Four-wheel-drive truck owners are known for maximizing their rides to the fullest. Whether they’re hardcore trail riding, deep mud bogging, doing construction work or even displaying their truck at a show, 4WDs do it all. Our particular project truck was purchased as a daily driver, to tow a show vehicle and motorcycles, and to haul landscaping supplies. The owner wanted to change the stance and height of the truck, add a little more presence to it and make it more nimble if he decided to take it off paved roads. This truck already received towing upgrades that we covered in the March 2016 issue (“Towing Improved,” pg. 108), which included rear helper airbags, onboard air and a rear sway bar; so, it would be necessary to work around those parts in order to lift the truck.
The owner also wanted to retain the comfort and reliability of the stock truck, so we contacted the guys at Rimz One in Mooresville, North Carolina, to come up with a suspension package that would deliver everything the owner wanted. After some deliberation, the crew decided that a 7-inch lift with 37-inch tires would set the truck up perfectly. For this, a call was made to BDS Suspension for one of its lift kits. This truck is a TRD Pro model, so it comes factory with oversized Bilstein front struts and reservoir rear shocks, which means the standard 7-inch lift won’t work. We had to step up to BDS’s 7-inch coil-over suspension system, which includes Fox 2.5- inch coil-over remote reservoir front struts (P/N 818F, $3,876.28). This kit replaces the stock struts with new Fox units, and the rear employs lift blocks and Fox shocks. We also picked up the Coach Builder 7⁄8-inch heim joint steering kit ($375) to strengthen the steering linkage as well as a set of +3-inch full billet leaf spring shackles ($275) to level out the rear and provide an even better ride. Coach Builder also offers a polybushing kit ($45) to smooth the leaf spring shackle flex.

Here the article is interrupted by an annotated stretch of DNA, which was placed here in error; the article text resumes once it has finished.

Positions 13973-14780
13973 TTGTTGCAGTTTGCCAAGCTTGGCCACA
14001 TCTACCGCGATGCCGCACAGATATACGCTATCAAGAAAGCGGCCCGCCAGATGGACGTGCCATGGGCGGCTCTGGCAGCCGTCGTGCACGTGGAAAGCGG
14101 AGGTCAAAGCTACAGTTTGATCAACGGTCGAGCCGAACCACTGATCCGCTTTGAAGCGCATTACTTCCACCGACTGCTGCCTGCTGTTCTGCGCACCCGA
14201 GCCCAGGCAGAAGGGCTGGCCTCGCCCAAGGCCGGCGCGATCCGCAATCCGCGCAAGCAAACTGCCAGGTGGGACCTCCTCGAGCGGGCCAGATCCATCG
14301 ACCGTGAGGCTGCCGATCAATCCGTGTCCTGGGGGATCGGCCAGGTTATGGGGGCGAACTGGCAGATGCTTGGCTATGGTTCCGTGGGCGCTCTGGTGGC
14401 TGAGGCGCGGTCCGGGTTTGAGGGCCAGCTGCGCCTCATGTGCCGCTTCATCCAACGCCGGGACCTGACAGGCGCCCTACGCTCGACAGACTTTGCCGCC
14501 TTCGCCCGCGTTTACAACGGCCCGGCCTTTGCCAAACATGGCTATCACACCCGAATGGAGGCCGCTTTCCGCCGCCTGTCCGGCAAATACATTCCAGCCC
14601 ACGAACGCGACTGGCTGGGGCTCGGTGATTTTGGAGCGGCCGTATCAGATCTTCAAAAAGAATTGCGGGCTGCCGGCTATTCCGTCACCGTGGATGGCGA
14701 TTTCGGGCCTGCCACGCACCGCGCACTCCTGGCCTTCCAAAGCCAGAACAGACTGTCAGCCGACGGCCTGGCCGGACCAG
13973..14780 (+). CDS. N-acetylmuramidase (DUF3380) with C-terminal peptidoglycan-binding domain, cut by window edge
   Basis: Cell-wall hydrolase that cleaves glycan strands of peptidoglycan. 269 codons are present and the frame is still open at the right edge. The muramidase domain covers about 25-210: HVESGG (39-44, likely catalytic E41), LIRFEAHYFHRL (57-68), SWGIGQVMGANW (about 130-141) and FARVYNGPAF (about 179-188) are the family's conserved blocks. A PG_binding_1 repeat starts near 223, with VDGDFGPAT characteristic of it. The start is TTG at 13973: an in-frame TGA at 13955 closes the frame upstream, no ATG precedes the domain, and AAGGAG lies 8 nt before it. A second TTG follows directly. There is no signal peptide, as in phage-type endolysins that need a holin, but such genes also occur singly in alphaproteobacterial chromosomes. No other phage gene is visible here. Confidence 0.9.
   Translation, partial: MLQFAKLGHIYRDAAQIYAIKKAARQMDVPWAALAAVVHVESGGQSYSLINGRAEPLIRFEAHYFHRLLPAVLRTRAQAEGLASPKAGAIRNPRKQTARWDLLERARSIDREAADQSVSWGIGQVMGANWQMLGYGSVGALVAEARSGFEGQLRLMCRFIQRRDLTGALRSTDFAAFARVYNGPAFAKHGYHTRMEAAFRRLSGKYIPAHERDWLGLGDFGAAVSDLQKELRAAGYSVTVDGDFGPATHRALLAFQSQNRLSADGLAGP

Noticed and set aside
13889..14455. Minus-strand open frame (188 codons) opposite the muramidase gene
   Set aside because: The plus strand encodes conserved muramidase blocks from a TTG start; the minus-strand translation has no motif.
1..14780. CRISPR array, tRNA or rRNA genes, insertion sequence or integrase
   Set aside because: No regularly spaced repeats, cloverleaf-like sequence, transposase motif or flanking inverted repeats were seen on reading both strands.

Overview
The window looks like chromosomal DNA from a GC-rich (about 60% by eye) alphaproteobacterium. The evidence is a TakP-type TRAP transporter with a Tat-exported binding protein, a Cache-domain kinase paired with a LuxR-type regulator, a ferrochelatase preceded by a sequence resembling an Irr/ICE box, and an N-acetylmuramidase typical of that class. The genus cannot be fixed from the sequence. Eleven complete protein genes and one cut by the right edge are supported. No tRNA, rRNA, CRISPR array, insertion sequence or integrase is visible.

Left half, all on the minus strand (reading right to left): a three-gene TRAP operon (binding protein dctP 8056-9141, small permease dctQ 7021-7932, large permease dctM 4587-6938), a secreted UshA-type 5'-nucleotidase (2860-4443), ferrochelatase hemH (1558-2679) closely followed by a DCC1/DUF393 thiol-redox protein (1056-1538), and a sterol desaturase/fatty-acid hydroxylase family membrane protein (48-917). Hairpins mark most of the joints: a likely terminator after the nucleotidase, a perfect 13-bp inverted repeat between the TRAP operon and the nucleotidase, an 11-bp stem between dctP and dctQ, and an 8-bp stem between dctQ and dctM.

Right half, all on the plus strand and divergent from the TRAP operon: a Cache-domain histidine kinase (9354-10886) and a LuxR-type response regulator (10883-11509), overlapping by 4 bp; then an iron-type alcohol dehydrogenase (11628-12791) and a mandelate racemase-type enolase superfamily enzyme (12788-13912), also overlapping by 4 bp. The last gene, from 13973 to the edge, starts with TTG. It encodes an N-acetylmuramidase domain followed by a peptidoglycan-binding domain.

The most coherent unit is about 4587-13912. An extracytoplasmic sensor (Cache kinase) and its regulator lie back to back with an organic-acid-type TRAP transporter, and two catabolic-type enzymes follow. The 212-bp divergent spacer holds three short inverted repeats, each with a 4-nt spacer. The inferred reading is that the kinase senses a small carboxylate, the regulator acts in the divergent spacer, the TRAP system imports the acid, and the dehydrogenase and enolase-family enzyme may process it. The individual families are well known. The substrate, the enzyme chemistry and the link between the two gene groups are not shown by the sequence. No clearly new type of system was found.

Once we chose the lift and components, it was time to focus on selecting a wheel-andtire package to complement the new look. We contacted Dropstar Wheels and ordered a set of 20×9-inch 649BA wheels ($253 each). We had Rimz One color match the center caps to the truck for a little splash of custom flair. Handling the wet and dry traction are the new Toyo Tires ($403 each). The Open Country R/T has great on- and off-road capabilities, but doesn’t make too much noise on the street. We got them in the 37×12.50R20 size to give the truck some more height.
As soon as the parts, wheels and tires arrived, we booked the installation with the crew at Rimz One and dropped the truck off with them. A job like this generally takes a couple of days to finish with a realignment. Check out the photos to learn how this lift was installed.
Coach Builder/Ekstrom Design
Withthe lift kit attached, the truck gained height and ground clearance. We were able to fit a set of 37×12.50R20 Open Country R/T tires to add more inches to the truck’s stature. Not only did they make the Tundra taller, but they also made it off-road-capable without sacrificing traction on paved surfaces. These tires were attached to the 20×9-inch 649BA Dropstar Wheels from Rimz One.
“NOT ONLY DID [THE TIRES] MAKE THE TUNDRA TALLER, BUT THEY ALSO MADE IT OFF-ROAD-CAPABLE WITHOUT SACRIFICING TRACTION ON PAVED SURFACES.”
We tested the new suspension mods on the road. The truck towered over most other vehicles, and the ride was smoother, thanks to the reservoir shocks. We were happy with the new height and off-road performance.